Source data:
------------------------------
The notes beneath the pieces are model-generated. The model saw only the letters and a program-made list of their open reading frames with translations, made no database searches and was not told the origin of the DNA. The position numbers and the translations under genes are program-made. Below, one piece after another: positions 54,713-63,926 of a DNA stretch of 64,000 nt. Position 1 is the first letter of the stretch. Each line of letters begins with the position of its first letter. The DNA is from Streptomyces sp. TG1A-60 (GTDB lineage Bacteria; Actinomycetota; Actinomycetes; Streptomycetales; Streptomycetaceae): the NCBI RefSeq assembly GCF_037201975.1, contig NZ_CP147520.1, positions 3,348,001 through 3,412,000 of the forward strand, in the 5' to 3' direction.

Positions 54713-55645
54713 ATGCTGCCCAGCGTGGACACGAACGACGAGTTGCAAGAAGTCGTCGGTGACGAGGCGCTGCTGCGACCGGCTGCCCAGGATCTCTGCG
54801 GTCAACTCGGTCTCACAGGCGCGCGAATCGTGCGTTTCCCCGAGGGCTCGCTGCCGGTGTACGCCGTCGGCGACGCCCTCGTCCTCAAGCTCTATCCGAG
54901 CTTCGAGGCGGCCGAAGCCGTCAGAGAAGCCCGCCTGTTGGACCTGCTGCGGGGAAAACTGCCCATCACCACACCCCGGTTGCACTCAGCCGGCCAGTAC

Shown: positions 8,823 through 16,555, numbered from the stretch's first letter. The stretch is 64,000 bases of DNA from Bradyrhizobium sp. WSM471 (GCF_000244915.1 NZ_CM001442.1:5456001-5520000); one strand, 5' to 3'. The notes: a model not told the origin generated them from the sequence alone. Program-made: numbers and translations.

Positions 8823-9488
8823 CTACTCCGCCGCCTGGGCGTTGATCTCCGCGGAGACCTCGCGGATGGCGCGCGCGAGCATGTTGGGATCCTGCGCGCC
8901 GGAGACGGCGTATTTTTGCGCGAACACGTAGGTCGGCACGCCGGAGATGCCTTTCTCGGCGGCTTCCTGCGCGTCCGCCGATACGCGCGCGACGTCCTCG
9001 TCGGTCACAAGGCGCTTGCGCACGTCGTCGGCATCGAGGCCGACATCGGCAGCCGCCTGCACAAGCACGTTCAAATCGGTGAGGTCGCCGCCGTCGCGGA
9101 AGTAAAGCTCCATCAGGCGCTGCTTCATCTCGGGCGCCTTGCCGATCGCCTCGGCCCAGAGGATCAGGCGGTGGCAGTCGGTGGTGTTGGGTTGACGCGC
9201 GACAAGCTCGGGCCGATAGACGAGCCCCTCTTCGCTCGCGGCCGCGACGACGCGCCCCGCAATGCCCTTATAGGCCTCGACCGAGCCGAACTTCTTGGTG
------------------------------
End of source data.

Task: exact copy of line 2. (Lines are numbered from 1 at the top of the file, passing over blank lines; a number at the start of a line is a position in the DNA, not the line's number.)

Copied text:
Positions 54713-55645